Move It Or Lose It
Last month, we talked about how restricting calories too much could actually be detrimental to losing weight while going through perimenopause and menopause, and we discussed what foods and strategies would actually help alleviate some of the symptoms and counteract some of the weight gain brought on by that.
Have you ever considered that the way you exercise could also be contributing to that weight gain around the middle?
“But Genevieve, exercise is GOOD for me, and I have been doing it for years to feel good.”
Just like you could polish off half a bottle of wine and no longer feel the effects in the morning in your twenties, the exercise regimen that you have in your forties will likely need to be different than what you’ve been doing for the last number of years.
A brief recap if you didn’t read last month’s blog, or if you need a refresher: we discussed how as our hormones start to dip, women are particularly sensitive to the cortisol response of fight or flight or freeze. Restricting your calories puts your body into a state of famine, which means that your brain sends the signal to your adrenal glands to secrete some cortisol to start storing some adipose for later use.
Your brain perceives deadlines, the stress of moving, driving in rush hour traffic, as being chased by a bear and mobilizes appropriate resources accordingly. Want to know what else feels like being chased by a bear? Too much high intensity exercise and long mindless cardio.
Yep! I am about to demonize this beloved activity. Sort of…
An excess of cardio vascular activity does not serve the woman over forty, unless of course you are a long distance athlete and your body has adapted and you eat a TON of nutritious food and get adequate rest. A colleague of mine was telling me that despite cycling to work every day, running on the weekends, and taking group cycling classes during the week, she was gaining weight, not losing it. I challenged her to do nothing but walk her dog for two weeks, and increase her calories. Two weeks later, she stops me in the hallway, amazed that she lost 6 pounds in 2 weeks doing absolutely nothing. She is the perfect example of how the hormonal shift of perimenopause change the way your brain/body perceive exercise.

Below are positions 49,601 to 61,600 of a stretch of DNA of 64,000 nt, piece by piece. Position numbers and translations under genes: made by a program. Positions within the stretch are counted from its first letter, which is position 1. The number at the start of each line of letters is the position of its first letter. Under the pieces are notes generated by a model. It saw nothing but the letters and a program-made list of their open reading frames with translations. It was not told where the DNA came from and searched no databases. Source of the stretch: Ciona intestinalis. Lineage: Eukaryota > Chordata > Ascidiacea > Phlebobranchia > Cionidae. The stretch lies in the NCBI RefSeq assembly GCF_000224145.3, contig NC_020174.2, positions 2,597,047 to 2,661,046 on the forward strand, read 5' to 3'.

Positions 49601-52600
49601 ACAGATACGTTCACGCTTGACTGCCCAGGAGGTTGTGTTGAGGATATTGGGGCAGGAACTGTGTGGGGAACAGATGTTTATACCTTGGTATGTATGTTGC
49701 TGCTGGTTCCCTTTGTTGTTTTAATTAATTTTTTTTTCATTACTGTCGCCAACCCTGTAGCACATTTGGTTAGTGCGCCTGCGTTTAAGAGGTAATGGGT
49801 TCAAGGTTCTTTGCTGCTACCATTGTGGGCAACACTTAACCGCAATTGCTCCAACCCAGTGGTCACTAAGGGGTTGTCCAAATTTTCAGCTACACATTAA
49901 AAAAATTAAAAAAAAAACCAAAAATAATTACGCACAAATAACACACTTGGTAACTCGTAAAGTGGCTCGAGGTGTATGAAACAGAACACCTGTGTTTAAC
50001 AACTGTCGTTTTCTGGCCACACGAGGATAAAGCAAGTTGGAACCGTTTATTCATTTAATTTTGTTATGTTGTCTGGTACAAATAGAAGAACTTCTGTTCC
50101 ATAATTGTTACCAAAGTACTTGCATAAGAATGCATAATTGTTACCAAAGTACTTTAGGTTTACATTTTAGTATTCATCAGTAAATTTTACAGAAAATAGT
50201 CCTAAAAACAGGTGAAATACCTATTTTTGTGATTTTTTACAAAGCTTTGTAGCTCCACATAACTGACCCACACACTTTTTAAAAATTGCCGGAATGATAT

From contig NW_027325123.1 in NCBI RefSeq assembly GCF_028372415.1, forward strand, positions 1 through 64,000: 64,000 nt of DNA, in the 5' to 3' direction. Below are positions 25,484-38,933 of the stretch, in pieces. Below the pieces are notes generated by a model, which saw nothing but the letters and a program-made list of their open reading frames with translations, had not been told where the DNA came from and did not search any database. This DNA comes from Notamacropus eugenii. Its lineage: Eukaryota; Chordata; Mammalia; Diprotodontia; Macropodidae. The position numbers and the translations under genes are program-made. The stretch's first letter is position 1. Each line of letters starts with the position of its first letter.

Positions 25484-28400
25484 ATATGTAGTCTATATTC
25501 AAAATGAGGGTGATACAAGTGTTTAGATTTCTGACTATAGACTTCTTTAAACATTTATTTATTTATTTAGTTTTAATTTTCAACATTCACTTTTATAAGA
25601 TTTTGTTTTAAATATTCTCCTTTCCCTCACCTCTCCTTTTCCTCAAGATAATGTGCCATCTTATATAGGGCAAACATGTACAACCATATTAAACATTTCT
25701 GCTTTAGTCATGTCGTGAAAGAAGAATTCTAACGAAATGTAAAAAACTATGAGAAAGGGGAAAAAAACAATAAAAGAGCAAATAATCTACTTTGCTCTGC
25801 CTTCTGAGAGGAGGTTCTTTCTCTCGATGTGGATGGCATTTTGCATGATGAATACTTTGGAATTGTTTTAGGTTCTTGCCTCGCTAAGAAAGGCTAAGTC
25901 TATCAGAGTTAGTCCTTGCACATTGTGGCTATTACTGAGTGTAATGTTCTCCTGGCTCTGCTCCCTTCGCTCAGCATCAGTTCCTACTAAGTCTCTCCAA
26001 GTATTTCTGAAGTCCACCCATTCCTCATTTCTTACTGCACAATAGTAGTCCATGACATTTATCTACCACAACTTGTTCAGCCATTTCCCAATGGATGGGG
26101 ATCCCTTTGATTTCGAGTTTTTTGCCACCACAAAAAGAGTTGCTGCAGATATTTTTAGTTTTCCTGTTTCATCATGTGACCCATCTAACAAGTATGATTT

So what’s a woman to do to keep fit once the precarious hormonal balance is thrown into a blender?
Indulge me for a second.
As a woman over the age of forty (or I could make the argument for any woman), the single most important type of exercise you can do to build resilience is resistance training. Did you know that women over the age of forty stand to lose 10% of their overall muscle mass compounded year after year? And that because of the drop in hormones, it makes it even more difficult for us to build muscle?
But the benefits are worth it. Muscle is more metabolically active than fat, which means that increase in muscle mass can increase your metabolic rate. Your metabolism begins to use fat as fuel, which in turn decreases inflammation in your body, and thus reduces the risk of disease. Muscles are Magical!